There are a number of differences between Python and Jython . First, Jython programs cannot currently use CPython extension modules written in C. These modules usually have files with the extension .so, .pyd or .dll. If you want to use such a module, you should look for an equivalent written in pure Python or Java. This may be fixed in a future release, but there are a number of other differences between the two implementations that are unlikely to go away. These range from the trivial - Jython's code objects currently do not have a co_code attribute because it is not possible to directly access Java bytecode from a class, without loading the file; to the significant - Jython uses Java's true garbage collection rather than Python's reference counting scheme.

IronPython is an open-source implementation of the Python programming language which is tightly integrated with Microsoft's .NET Framework. IronPython can use the .NET Framework and Python libraries, and other .NET languages can use Python code just as easily. IronPython is an excellent addition to the .NET Framework, providing Python developers with the power of the .NET framework. Existing .NET developers can also use IronPython as a fast and expressive scripting language for embedding, testing, or writing a new application from scratch. The .NET framework (base class library, presentation foundation, Silverlight, etc.) gives developers a large amount of functionality and power.

I've spent today writing an update to our training materials on Python - a fresh lick of paint, if you will - and the thing that changes the most with any good language is the versions and implementations. I fully expect the above comments to look old very much more quickly than Python code looks old!

The full (new) "fast start" module - for use on private courses where the delegates are all old hands, but just not at programming, may be found [here].

I've also added a new module on calling functions and methods in modules and packages - that's [here]. Previously, we've taught our delegates how to write functions and methods in the same module as we've taught them how to use such named pieces of code. However, the courses (and this applies to public courses too) are now going to encourage delegates to make early use of existing functionality provided with Python in a much more forceful way!
(written 2011-11-13, updated 2011-11-27)

Associated topics are indexed as below, or enter http://melksh.am/nnnn for individual articles
Y199 - Python - Fast Start
  [2017] Python - a truly dynamic language - (2009-01-30)
  [4707] Some gems from an introduction to Python - (2016-10-29)
  [4709] Some gems from Intermediate Python - (2016-10-30)
  [4712] A reminder of the key issues to consider in moving from Python 2 to Python 3 - (2016-10-30)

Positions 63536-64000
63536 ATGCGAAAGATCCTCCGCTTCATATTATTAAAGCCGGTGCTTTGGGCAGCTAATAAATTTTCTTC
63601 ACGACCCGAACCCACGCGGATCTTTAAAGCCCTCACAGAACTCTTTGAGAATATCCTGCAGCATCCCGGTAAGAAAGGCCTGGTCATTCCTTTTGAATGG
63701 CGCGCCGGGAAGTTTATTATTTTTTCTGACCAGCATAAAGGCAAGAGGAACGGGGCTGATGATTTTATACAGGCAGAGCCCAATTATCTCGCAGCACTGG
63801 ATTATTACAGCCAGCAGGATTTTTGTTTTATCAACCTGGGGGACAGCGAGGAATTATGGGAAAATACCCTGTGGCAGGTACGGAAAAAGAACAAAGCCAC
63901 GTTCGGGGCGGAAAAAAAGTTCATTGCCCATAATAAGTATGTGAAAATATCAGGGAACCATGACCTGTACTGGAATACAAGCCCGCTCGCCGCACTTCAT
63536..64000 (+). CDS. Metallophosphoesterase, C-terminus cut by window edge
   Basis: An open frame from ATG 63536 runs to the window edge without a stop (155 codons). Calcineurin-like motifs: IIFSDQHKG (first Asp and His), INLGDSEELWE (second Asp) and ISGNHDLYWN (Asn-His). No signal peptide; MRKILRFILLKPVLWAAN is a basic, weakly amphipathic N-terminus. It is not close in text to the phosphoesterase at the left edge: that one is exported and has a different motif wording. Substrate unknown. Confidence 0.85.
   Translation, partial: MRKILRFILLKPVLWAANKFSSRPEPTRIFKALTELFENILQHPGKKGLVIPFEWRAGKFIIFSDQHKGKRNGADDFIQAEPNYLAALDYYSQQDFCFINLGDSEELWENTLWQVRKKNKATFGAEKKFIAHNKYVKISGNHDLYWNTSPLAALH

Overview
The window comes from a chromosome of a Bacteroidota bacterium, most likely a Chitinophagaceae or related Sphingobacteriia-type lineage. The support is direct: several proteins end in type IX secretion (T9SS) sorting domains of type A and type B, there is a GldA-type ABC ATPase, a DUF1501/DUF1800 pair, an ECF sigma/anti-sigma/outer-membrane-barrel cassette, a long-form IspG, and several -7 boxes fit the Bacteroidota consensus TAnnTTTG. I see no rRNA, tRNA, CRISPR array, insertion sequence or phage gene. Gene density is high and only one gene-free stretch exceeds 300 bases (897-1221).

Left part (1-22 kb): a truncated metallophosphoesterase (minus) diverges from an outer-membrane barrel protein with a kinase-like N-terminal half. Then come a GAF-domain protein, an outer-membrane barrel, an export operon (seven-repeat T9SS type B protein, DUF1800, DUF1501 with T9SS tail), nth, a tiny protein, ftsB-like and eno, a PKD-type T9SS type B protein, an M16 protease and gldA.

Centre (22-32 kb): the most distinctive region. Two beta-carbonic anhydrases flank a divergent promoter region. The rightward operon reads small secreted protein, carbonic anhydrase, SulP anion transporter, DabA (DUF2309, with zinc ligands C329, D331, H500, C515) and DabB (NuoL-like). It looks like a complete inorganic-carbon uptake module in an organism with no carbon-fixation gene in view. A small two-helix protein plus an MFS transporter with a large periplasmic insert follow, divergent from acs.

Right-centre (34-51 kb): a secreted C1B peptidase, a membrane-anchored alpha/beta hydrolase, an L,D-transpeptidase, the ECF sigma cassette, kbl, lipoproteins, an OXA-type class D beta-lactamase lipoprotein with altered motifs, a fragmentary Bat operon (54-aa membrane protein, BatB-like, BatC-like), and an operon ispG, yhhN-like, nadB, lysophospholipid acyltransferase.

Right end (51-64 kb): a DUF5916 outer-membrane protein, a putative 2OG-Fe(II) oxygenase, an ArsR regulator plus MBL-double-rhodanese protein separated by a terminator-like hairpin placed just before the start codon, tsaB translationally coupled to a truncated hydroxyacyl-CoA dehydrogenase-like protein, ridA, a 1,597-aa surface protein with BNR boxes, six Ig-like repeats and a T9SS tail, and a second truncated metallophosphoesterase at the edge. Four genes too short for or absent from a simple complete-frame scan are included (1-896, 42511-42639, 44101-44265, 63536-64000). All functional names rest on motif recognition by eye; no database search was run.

[4713] Equality (in Python) - (2016-10-30)

Y050 - Python - General
  [16] Python training - (2004-08-16)
  [2020] Learning Python - many new example programs - (2009-01-31)
  [2227] Learning PHP, Ruby, Lua and Python - upcoming courses - (2009-06-11)
  [2285] Great new diagrams for our notes ... Python releases - (2009-07-13)
  [2367] Learning to program - how to jump the first hurdles - (2009-08-20)
  [2394] Two days of demonstration scripts in Python - (2009-09-05)
  [2504] Learning to program in ... - (2009-11-15)
  [2778] Learning to program in Python 2 ... and / or in Python 3 - (2010-05-24)
  [2822] Python training courses for use with ESRI ArcMap software - (2010-06-23)
  [3076] Python through the Snow - (2010-12-01)
  [3463] Busy weekend of contrasts. - (2011-10-03)
  [3489] Python courses and Private courses - gently updating our product to keep it ahead of the game - (2011-10-20)
  [3798] When you should use Object Orientation even in a short program - Python example - (2012-07-06)
  [3816] Want to escape the Olympics? Learn to program in the countryside! - (2012-07-23)
  [3902] Shell - Grep - Sed - Awk - Perl - Python - which to use when? - (2012-10-22)
  [3903] Python Programming class for delegates who have already self-taught the basics - (2012-10-25)
  [3911] How well do you know Perl and / or Python? - (2012-11-04)
  [3935] Whether you have programmed before or not, we can teach you Python - (2012-11-25)
  [4236] Using Python to analyse last years forum logs. Good coding practise discussion. - (2014-01-01)
  [4295] A longer Python ... training course - (2014-09-16)
  [4408] Additional Python courses added to our schedule - (2015-01-29)
  [4434] Public training courses - upcoming dates - (2015-02-21)
  [4558] Well House Consultants - Python courses / what's special. - (2015-10-28)
  [4656] Identifying the first and last records in a sequence - (2016-02-26)

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This is a page archived from The Horse's Mouth at http://www.wellho.net/horse/ - the diary and writings of Graham Ellis. Every attempt was made to provide current information at the time the page was written, but things do move forward in our business - new software releases, price changes, new techniques. Please check back via our main site for current courses, prices, versions, etc - any mention of a price in "The Horse's Mouth" cannot be taken as an offer to supply at that price.